Artists Freed After Anti-Buddhist Claims Dropped Against COVID-19 Mural in Myanmar
By Zaw Zaw Htwe 17 July 2020
Yangon – Three artists in Myanmar’s Kachin State charged with offending Buddhism in a COVID-19 awareness street mural were freed by the township court in the state capital, Myitkyina, on July 17.
They painted murals in Myitkyina’s streets to raise coronavirus awareness in late March.
One mural showed the Grim Reaper wearing red robes, spreading coronavirus while three medics try to save the planet.
In early April, pictures of the mural spread on social media, sparking criticism that the figure looked like a Buddhist monk.
Ko Naw Htun Aung, director of Kachinland Research Center, Cecilia Ja Seng and Ko Zayar Hnaung faced charges filed by the deputy director of the state’s Religious Office under Article 295(a) of the Penal Code on April 3.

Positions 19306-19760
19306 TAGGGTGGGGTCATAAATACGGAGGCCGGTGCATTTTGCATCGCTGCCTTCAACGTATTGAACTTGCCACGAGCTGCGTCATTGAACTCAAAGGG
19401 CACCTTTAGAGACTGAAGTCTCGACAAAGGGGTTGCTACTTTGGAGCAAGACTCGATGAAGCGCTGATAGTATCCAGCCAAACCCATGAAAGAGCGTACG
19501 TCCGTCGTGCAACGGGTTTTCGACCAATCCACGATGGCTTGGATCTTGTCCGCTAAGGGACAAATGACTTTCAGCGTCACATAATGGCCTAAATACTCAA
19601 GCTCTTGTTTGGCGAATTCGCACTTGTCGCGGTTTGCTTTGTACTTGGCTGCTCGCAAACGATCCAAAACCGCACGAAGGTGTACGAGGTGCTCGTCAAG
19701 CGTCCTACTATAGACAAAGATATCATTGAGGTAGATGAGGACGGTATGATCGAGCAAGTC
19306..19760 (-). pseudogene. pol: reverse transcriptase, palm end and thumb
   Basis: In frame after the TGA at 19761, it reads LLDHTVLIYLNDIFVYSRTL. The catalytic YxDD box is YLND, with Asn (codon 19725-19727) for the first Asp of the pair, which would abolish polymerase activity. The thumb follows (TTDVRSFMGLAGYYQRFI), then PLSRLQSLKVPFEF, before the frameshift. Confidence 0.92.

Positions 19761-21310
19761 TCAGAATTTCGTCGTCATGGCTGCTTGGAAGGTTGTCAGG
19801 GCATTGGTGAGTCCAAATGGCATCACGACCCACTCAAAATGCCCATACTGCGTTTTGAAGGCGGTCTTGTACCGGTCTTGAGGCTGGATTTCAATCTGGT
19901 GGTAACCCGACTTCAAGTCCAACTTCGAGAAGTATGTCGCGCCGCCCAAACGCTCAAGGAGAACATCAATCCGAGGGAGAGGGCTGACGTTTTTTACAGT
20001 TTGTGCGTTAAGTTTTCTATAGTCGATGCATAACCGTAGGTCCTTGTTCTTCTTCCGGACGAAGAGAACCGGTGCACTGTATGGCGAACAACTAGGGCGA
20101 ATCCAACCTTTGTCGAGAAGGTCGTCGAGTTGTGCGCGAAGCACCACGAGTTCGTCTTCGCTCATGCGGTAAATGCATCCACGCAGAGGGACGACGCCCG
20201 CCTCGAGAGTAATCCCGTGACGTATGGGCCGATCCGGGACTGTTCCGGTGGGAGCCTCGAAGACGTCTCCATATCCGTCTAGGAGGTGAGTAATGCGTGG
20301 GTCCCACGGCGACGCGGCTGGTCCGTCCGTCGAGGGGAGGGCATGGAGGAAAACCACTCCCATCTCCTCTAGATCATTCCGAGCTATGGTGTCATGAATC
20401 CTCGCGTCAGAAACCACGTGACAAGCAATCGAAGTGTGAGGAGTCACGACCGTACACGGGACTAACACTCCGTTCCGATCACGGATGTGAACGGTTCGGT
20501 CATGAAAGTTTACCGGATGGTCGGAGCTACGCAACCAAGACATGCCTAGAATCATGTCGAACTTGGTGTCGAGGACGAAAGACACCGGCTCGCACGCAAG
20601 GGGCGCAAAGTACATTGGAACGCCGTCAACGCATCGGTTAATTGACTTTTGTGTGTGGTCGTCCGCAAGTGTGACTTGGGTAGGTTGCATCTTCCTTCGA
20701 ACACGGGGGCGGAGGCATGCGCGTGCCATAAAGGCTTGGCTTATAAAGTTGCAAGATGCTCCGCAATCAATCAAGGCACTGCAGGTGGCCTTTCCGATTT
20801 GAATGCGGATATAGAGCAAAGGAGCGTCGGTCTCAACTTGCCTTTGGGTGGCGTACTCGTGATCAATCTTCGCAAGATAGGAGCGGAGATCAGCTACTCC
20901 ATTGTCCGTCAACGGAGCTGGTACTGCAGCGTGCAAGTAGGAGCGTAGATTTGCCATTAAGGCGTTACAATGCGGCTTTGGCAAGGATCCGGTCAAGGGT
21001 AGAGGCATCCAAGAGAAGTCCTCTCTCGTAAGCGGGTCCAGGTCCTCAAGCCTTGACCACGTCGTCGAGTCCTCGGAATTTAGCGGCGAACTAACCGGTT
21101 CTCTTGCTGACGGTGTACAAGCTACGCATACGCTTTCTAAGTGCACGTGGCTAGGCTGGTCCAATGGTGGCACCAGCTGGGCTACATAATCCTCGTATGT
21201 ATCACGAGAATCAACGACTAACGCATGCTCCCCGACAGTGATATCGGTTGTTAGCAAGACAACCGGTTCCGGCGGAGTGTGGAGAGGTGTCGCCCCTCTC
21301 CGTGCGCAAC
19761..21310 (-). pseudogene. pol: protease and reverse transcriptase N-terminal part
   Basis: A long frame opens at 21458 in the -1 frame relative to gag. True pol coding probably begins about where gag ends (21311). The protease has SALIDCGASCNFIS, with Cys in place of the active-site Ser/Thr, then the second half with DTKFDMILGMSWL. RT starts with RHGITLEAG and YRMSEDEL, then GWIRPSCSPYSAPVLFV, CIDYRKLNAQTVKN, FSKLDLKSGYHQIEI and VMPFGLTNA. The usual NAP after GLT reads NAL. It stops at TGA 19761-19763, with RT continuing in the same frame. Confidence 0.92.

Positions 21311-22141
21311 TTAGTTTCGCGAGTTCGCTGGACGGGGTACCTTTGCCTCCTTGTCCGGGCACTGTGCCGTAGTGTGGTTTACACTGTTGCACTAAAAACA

The law states that deliberate and malicious attempts to spark outrage among any religious group through words, pictures or insults can result in up to two years in prison.
The three were freed after more than 12 court hearings over three months.
According to their lawyer, Daw Doi Bu, the charges were dropped after the three managed to prove the Grim Reaper carrying a pot was not supposed to be a Buddhist monk.
“The judge made a fair decision in our case,” said Daw Doi Bu.
Ko Naw Htun Aung, who organized the street art to raise COVID-19 awareness, told The Irrawaddy that they welcomed the decision.
The mural was painted over on April 3.
Artist Ko Zayar Hnaung explained that the skeleton wearing red robes and holding a pot filled with the virus was supposed to the personification of death.
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